New charge for foreign lorries using British roads

Fleet of Eddie Stobart trucks
Image caption British hauliers currently face a variety of road tolls and charges in European countries

Foreign lorries are to be charged up to £1,000 a year to use British roads - in a bid to benefit domestic hauliers.

The fee will also apply to UK-based lorries - but this will be offset by an equivalent cut in vehicle excise duty.

The move is designed to create a "level playing field" for British lorry drivers, as they have to pay for using roads in Europe.

The AA said it was concerned the system could lead to a universal road charging scheme for all motorists.

The government will publish draft legislation next month and ministers said the charge would be brought in by the end of the current parliament at the latest.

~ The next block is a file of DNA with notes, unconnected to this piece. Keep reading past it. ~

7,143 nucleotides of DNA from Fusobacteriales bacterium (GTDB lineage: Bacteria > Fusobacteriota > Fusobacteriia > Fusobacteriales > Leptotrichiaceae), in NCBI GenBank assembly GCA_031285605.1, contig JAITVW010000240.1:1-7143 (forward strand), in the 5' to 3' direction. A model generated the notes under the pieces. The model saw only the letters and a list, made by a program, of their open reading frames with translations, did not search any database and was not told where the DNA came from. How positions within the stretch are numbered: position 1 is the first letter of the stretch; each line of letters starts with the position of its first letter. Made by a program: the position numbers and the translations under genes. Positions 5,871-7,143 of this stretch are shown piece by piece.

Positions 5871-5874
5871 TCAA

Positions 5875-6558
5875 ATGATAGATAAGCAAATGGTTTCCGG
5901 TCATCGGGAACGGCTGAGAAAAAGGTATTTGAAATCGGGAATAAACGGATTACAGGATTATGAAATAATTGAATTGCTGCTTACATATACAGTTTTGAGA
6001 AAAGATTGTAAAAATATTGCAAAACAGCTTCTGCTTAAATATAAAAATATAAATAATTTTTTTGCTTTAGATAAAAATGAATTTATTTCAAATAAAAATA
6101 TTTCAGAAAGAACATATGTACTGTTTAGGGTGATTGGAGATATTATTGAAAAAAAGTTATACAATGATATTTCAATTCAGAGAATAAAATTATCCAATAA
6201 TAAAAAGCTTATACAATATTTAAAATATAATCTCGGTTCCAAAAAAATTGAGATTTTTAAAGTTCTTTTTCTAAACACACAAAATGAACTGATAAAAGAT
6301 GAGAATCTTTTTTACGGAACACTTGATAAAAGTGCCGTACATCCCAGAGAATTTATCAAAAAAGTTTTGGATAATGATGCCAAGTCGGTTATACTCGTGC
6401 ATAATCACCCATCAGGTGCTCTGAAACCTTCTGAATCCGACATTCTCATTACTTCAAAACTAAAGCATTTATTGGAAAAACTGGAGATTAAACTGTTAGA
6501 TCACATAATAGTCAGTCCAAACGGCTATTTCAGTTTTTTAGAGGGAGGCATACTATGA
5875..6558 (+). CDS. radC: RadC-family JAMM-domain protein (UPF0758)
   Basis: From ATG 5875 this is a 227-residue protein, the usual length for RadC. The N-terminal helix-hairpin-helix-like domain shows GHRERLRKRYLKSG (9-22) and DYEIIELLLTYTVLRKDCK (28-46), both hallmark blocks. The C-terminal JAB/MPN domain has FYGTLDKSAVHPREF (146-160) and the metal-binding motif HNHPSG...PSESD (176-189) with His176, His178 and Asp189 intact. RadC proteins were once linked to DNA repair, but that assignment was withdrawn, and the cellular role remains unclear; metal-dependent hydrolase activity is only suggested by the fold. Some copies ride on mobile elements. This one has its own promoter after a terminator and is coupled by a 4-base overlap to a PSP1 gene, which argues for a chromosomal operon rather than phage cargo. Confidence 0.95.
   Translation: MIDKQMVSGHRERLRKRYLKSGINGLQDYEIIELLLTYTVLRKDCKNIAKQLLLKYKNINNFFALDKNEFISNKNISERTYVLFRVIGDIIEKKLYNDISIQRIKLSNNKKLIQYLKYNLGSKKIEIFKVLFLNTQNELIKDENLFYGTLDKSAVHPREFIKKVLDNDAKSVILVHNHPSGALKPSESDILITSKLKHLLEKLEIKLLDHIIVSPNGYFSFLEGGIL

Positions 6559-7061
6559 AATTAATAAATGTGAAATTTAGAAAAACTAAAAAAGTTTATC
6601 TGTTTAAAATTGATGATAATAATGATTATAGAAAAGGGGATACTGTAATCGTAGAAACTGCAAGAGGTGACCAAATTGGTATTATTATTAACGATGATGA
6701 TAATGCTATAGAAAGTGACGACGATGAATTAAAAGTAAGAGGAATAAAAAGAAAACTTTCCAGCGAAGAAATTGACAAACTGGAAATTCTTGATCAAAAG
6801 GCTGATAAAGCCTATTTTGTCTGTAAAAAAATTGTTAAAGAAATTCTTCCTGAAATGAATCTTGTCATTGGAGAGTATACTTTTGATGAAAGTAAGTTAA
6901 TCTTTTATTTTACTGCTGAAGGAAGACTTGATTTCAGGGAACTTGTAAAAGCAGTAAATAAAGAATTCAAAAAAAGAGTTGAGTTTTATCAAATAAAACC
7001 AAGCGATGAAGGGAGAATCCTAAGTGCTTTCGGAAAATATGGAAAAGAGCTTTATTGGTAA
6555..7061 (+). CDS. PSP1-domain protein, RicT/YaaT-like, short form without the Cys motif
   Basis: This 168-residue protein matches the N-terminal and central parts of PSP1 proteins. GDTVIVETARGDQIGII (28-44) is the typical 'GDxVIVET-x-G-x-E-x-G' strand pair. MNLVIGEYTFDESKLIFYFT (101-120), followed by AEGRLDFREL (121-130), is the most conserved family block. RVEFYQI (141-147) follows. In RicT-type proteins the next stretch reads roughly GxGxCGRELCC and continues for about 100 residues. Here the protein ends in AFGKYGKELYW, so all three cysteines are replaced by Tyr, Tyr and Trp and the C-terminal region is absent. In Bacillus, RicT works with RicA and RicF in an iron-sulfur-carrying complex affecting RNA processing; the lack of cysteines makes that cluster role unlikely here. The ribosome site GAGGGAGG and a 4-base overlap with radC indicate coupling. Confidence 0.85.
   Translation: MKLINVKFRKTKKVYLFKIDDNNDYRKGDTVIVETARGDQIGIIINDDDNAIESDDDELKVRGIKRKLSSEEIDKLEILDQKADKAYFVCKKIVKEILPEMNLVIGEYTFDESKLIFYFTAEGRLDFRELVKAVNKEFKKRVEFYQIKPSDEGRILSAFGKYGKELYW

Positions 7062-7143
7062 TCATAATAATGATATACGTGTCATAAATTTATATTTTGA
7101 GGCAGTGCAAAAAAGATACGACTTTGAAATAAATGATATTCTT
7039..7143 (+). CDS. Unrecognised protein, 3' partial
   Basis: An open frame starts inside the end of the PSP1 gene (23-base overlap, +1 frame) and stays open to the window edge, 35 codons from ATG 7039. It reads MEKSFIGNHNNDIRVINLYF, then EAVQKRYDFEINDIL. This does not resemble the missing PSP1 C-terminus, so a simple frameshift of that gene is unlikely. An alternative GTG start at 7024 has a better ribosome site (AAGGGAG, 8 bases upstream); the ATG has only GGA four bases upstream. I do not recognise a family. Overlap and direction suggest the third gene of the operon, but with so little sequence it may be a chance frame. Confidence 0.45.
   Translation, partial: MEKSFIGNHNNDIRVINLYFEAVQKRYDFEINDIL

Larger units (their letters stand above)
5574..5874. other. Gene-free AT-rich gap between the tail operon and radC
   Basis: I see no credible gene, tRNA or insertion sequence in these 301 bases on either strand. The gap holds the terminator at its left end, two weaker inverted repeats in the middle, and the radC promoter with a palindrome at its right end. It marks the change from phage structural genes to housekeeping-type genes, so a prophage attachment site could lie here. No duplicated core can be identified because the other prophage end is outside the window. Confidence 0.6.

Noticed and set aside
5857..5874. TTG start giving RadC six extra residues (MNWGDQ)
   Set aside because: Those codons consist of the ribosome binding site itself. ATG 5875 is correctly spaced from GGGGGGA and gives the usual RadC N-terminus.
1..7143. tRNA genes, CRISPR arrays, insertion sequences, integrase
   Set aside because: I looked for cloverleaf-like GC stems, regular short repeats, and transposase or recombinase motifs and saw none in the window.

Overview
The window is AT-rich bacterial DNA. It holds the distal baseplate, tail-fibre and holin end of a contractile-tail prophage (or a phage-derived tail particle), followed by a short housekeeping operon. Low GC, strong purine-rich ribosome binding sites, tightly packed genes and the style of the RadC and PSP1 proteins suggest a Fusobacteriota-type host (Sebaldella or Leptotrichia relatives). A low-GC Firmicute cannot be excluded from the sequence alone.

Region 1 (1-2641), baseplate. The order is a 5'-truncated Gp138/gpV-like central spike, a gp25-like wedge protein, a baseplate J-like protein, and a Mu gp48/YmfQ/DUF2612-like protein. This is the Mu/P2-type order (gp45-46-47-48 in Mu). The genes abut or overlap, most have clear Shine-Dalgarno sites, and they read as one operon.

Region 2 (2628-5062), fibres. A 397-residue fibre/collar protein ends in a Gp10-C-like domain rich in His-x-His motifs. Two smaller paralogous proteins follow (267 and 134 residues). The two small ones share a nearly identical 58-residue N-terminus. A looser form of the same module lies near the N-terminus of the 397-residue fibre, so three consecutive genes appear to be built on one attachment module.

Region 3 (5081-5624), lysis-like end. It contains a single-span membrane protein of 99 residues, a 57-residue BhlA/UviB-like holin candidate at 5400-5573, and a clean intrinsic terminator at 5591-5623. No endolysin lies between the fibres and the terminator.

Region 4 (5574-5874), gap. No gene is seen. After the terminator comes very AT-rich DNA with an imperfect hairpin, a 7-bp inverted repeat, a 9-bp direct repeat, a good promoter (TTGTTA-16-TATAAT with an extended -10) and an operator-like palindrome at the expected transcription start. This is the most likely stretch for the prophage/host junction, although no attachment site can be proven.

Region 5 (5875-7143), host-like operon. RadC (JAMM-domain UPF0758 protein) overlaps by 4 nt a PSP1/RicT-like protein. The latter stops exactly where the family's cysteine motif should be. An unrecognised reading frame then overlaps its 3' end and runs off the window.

The amount of the charge would depend on the size of the vehicle and is expected to raise a total of £20m a year.

'Boosting growth'

Transport Secretary Patrick McLoughlin said: "These proposals will deliver a vital shot in the arm to the UK haulage industry.

"It is simply not right that foreign lorries do not pay to use our roads, when our trucks invariably have to fork out when travelling to the continent.

"By introducing charges we will create a level playing field, increasing UK competitiveness and boosting growth."

British hauliers who operate in Europe face a variety of road tolls and charges while continental lorries can use British roads for free.

Road Haulage Association chief executive Geoff Dunning said it was a "happy day" for the industry.

"We have been campaigning for years to see a system introduced which will lessen the financial advantage currently enjoyed by our European neighbours," he said.

"UK hauliers travelling to mainland Europe have to pay road charges but foreign-registered vehicles travelling to the UK pay nothing."

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